NIT Calicut administration denies permission for LGBTQ lecture
February 14, 2019
On 6 September 2018, the Supreme Court of India passed a historic judgement decriminalising Section 377. The court said, “The law must be interpreted as per the requirement of the changing times.”
However, there are many who seemingly could not accept the SC verdict. Recently, the administration of the National Institute of Technology, Calicut, denied permission to hold a lecture on the LGBTQ. Directing the organisers to cancel such events, the administration said, “such lectures will have a negative impact on the society”. The talk titled “Visibility of LGBTQ + Community” was organised by I-INK, an art club in the campus.
The organisers of the lecture scheduled to be held on 12 February, had invited Muhammed Zuhrabi, a graphic designer and LGBTQ activist based in Kerala, as the speaker. When organisers of the event approached the Dean seeking permission for the programme and venue, the administration refused to grant permission. Turning them down, the university authority said “are you trying to turn everyone in the campus gay?”. Mocking the organisers, the administration also said that the students have come here to study engineering and should be focussing on their studies.
The administration also told them that they cannot bring outsiders as speakers in the campus.
The Indian Cultural Forum spoke to Sourav, one of the organisers, who said, “This is not the first time we are organising a programme related to the LGBTQ. Last year we had successfully conducted programmes related to this topic. But this year the administration has been putting so many restrictions upon us. We have already invited the speaker for the talk too.”
Since the student community on campus was already informed about the programme, the organisers had to shift the lecture in the parking area of the campus. Speaking to the Indian Cultural Forum, Muhammed Zuhrabi, who delivered the lecture said, “It is an unfortunate incident. I was informed about the denial of permission by the organisers. I am disappointed to see how such prime institutions in our country are denying permission for a talk. As someone belonging to a minority community, we ar expected to admire such institutions for their stand and the solidarity they extend towards us. This attitude of the university administration is highly condemnable.”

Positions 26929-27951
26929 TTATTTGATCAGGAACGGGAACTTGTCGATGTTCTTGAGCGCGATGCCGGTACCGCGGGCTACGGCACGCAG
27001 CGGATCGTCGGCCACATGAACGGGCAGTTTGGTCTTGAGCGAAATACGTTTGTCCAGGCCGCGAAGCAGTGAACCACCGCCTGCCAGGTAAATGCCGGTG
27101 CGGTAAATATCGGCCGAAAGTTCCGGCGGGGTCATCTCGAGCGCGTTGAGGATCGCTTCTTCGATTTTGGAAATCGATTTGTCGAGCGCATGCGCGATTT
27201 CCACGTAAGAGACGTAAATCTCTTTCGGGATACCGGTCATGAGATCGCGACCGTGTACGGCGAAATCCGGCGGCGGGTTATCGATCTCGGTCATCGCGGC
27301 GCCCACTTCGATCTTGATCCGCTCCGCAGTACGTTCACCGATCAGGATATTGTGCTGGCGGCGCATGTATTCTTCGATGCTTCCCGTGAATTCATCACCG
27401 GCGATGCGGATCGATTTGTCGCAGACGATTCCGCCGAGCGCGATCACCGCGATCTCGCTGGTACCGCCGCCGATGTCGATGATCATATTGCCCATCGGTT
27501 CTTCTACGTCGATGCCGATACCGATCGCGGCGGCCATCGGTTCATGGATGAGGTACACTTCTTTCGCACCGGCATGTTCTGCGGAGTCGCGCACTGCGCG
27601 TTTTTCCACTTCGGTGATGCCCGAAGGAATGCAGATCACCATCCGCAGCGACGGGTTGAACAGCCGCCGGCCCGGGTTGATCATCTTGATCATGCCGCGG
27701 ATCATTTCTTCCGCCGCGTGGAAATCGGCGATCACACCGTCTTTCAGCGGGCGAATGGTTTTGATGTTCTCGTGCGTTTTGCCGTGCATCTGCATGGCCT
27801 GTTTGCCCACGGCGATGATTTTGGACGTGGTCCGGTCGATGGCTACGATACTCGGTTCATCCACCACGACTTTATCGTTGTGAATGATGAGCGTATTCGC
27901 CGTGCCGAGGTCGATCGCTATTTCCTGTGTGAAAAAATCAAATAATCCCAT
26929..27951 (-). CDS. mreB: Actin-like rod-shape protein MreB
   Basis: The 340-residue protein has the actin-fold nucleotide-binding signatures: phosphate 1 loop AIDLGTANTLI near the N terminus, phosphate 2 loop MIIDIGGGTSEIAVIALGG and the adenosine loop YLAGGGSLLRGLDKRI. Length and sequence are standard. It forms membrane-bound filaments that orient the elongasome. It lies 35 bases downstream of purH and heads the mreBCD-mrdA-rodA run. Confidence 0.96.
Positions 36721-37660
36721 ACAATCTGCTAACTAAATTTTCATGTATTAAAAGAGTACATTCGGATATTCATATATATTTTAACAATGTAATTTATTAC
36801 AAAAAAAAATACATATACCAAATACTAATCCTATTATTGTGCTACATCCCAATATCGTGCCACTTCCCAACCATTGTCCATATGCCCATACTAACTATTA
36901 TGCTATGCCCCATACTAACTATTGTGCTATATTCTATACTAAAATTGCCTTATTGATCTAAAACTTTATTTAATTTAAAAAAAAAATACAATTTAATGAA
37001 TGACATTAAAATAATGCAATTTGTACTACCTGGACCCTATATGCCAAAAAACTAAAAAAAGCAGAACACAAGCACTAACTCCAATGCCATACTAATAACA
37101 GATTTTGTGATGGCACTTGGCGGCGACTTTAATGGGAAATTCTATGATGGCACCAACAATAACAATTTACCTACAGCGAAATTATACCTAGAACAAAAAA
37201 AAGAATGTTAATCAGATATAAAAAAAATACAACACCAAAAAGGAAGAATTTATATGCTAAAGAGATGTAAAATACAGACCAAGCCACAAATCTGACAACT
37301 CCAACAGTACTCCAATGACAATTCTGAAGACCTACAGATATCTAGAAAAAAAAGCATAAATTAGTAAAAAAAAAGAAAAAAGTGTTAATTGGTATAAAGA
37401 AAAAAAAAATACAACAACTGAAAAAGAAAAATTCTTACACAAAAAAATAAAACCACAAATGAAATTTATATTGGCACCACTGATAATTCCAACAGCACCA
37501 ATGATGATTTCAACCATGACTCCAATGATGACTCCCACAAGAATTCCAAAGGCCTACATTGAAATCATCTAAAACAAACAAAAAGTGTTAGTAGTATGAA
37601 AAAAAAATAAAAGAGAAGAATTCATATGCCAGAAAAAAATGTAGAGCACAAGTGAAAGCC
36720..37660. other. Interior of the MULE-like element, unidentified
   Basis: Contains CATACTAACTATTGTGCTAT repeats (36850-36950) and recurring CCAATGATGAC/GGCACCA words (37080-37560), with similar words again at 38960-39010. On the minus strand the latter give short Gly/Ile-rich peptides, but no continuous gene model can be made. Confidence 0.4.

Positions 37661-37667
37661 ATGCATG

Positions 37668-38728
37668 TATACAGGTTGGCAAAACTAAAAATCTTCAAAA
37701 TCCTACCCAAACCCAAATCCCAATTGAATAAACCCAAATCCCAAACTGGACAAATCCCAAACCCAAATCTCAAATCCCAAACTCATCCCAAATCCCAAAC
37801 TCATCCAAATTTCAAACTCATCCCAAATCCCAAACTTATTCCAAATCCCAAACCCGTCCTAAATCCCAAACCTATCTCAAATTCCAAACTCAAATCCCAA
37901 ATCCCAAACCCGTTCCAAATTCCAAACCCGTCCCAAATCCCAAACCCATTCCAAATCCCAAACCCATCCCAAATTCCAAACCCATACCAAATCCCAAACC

This is the second time in the past two months that the administration has denied permission to the programmes conducted by the students. On Rohith Vemula’s third death anniversary earlier in January, the students of the campus organizesd a screening of Deepa Dhanraj’s documentary, We Have Not Come Here to Die. The screening was interrupted in the middle by administrative officials. Later on, following students protest, the authorities were forced to screen the documentary. In a similar incident, the same administration also denied permission to conduct “Arpo Arthavam”, a programme in solidarity with the Sabarimala judgement and on breaking the taboos on menstruation. The administration directed the students to conduct more “creative and positive” lectures.
NIT is one of the prime institutions of the country. While the right-wing is trying to curb progressive thinking and the voices of students, we have also witnessed some landmark judgements and acceptance of minorities in the country. Apart from that, Kerala is one of the first states in India to accept the LGBTQ community and provide job to the transgenders. Yet, a university in the very same state has denied acceptance to the community. As Zuhrabi said, “we choose to love a person from the same gender and the society cannot alienate us for the choice we have made. Such lectures will help people understand and accept the LGBTQ.”
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